Colorado legislators played key part in release of The Leningrad Three
Author: - October 10, 2009 - Updated: October 10, 2009
The subject of this column was the failed hijacking of a 12-seat airplane from Leningrad Airport in Soviet Russia in June of 1970. Ten refuseniks were involved. A refusenik is a Russian who wanted the freedom to practice his or her religion or the freedom of political life provided in a democracy. Many were of Jewish faith but there were also Christians. They wanted the right to emigrate. Their attempt to fly to Finland was thwarted by the Soviet police who were previously alerted. The refuseniks had actually purchased tickets for the flight.
The 10 were sentenced to prison in late 1970 except for two sentenced to death. One was Mark Dymshits, a former military pilot. The other was Eduard Kuznetsov, whom I met in Denver. He had come to the Capitol building for a press conference seeking help for the other refuseniks who were being denied the right to leave Russia. Their death sentence was reduced under pressure to many years in prison. Both were part of a 1979 trade of five refuseniks for two Soviet agents held by the United States.
At the Kuznetsov press conference, I announced the formation of a Committee to Free the Leningrad Three, co-sponsored by Sen. Tilman Bishop, R-Grand Junction. In 1980 the number of prisoners from the Leningrad escape attempt was down to three; Iosif Mendelevich, Yuri Federov, and Alexei Murzhenko. The last two were of Christian faith. All other prisoners had completed their prison terms.
Why did this particular committee work for a five-year period? Because we humanized it. How?
• You keep the committee composed of legislators but not use the legislative process. You need a source for information relating to the events up to date.
• All members of the committee are listed on the stationery. As members they were required to write letters to reach officials who will certainly read but not release letters. You ban “form letters.” Each letter would be an expression of the committee members’ feeling regarding the issues.
• And if your approach is unique compared to legislators in other states, that makes your committee even more interesting.
By zeroing on the three prisoners, they became symbols of all other dissidents who were denied the right to leave Russia. To be a member of the Leningrad Committee was to agree to write letters to the prisoners, as well as to the Soviet leaders. We know the prisoners would never get the letters, but every one of the letters would be read by the Soviet leaders.
We did not use legislative stationery. The Colorado Commission on International Jewish Affairs (CIJA) provided the stationery, and each of us paid the 40 cent cost for each stamped letter to Soviet Russia. CIJA was our source for new information about the prisoners that we could show to the Soviets reading the mail.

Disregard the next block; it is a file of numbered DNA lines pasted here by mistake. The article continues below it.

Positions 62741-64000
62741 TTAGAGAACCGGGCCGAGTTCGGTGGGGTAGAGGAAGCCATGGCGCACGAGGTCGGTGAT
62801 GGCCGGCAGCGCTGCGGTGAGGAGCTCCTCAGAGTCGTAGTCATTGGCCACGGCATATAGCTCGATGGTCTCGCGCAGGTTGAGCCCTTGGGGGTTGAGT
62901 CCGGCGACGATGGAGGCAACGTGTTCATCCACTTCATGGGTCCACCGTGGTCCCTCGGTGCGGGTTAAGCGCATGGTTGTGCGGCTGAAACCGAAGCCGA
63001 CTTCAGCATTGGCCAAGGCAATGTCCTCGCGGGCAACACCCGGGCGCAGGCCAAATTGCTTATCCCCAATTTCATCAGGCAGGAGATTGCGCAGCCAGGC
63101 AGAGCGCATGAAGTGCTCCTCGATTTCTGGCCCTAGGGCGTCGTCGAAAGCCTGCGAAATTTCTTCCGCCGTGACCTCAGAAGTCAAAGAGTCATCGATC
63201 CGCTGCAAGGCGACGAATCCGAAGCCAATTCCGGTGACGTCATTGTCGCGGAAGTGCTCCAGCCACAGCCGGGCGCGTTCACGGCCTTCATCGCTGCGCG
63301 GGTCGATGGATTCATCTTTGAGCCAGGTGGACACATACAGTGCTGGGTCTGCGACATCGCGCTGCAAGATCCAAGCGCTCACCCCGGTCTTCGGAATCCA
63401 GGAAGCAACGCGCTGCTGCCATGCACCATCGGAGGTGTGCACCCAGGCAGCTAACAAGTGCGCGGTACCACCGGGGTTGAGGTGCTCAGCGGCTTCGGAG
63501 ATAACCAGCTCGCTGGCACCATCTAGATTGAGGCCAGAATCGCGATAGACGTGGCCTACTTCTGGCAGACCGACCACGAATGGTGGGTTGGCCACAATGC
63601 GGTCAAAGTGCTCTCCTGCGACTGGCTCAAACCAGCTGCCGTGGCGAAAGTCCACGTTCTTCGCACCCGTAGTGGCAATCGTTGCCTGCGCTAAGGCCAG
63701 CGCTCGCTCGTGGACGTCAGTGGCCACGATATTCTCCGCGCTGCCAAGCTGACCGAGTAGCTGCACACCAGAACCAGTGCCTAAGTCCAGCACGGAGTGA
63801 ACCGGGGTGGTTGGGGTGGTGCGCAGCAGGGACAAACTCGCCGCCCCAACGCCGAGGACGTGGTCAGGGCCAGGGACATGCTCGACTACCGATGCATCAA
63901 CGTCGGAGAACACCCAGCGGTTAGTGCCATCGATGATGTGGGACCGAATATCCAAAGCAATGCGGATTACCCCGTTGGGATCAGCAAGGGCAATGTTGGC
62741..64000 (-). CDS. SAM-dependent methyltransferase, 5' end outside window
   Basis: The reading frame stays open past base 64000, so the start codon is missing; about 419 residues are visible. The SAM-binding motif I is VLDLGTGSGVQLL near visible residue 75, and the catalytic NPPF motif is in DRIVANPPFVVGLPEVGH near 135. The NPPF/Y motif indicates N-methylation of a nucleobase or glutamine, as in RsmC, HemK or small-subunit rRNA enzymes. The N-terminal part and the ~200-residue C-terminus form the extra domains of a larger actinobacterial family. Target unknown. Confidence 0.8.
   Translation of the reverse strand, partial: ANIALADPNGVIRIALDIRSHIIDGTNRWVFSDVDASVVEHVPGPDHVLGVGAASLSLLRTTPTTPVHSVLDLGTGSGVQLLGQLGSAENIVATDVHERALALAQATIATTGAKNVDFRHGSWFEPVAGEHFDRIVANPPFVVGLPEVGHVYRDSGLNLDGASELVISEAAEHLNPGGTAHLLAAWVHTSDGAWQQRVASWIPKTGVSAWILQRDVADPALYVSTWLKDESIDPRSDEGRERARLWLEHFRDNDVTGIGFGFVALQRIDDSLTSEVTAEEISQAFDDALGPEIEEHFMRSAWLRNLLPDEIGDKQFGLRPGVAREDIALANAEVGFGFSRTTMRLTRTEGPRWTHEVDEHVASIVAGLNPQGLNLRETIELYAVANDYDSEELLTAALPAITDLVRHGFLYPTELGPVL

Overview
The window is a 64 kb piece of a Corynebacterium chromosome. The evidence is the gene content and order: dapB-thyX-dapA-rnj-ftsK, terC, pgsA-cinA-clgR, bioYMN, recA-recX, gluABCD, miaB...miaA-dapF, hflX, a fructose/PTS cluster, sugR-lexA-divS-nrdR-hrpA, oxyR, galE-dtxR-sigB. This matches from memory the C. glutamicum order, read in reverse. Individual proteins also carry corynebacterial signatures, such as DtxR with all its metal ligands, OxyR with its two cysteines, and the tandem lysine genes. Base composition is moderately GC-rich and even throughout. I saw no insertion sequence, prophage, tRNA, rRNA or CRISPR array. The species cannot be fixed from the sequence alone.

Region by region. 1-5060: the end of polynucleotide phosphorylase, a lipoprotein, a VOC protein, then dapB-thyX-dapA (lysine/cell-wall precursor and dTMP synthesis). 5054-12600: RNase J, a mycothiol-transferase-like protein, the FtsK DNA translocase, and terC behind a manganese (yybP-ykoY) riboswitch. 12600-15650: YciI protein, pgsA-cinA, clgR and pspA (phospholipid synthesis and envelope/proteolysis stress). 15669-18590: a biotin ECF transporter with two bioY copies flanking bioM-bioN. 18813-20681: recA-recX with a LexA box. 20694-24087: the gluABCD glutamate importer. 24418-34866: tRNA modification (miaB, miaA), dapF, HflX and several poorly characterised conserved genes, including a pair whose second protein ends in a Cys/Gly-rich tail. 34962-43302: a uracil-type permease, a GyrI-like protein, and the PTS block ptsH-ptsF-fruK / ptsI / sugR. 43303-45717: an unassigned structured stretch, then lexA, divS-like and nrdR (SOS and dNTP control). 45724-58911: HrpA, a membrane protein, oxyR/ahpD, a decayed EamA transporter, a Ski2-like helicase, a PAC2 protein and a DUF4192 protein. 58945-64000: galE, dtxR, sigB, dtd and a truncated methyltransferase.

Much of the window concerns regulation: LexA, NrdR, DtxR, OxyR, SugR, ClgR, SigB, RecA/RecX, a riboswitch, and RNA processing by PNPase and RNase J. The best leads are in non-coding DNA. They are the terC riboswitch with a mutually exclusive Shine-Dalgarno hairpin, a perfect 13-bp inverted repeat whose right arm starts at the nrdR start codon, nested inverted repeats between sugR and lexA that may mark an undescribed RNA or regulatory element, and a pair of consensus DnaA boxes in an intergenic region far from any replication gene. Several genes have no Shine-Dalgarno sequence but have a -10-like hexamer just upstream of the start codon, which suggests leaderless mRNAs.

We started with 80 legislators on the committee and we included almost all the senators in office. Over a six-year period (1980-85), as new legislators were elected we added them to the committee. On our final stationery in 1985 I believe we had 95 in-office legislators, in great part because of the presence of Sen. Bishop as our co-sponsor. If he asked “if you had written a new letter,” the answer had to be “yes.”
Iosif Mendelevich was released in 1981. The Russians assumed the release of the remaining member of Jewish faith would lead to the Jewish pressure group now ignoring the Christian prisoners. One of the first things Mendelevich did on reaching Israel was to tell everyone to keep up the pressure for releasing Federov and Murzhenko. And we did.
Murzhenko was released in 1984, found guilty of violating his parole, re-incarcerated, and, under worldwide major pressure, let go by the Soviet authorities. Federov was released in 1985 and allowed to come to the United States in 1988.
Bishop and I will meet Federov at an awards ceremony in Randolph, Mass. on Oct. 18. I, along with Bishop, will each receive the Russian Jewish Community Foundation Soviet Jewry Freedom Award before 500 guests (according to our nomination letter) “representing the leadership of the Russian and American Jewish communities from across the country.” The letter indicated this is only the fifth year the award has been given.
I don’t believe any committee of legislators in other states did what we did in Colorado. The file on the Leningrad Three Committee can be found in Box 25 of the Jerry Kopel archives collection in the Western History section of the Denver central library.
Federov received the Champion of Freedom Award for 2008 from the American Jewish Committee. He focused his remarks by thanking the dissidents living or deceased who broke the Soviet hold.
Bishop and myself consider the real winners of our award the Colorado legislators who kept up the pressure on the Soviets. So this column is for their work that began 29 years ago, and Bishop and myself thank them for their service.
Jerry Kopel, a Democrat from Denver, served 22 years in the Colorado House. Tilman Bishop, a Republican from Grand Junction, served 28 years in the House and Senate.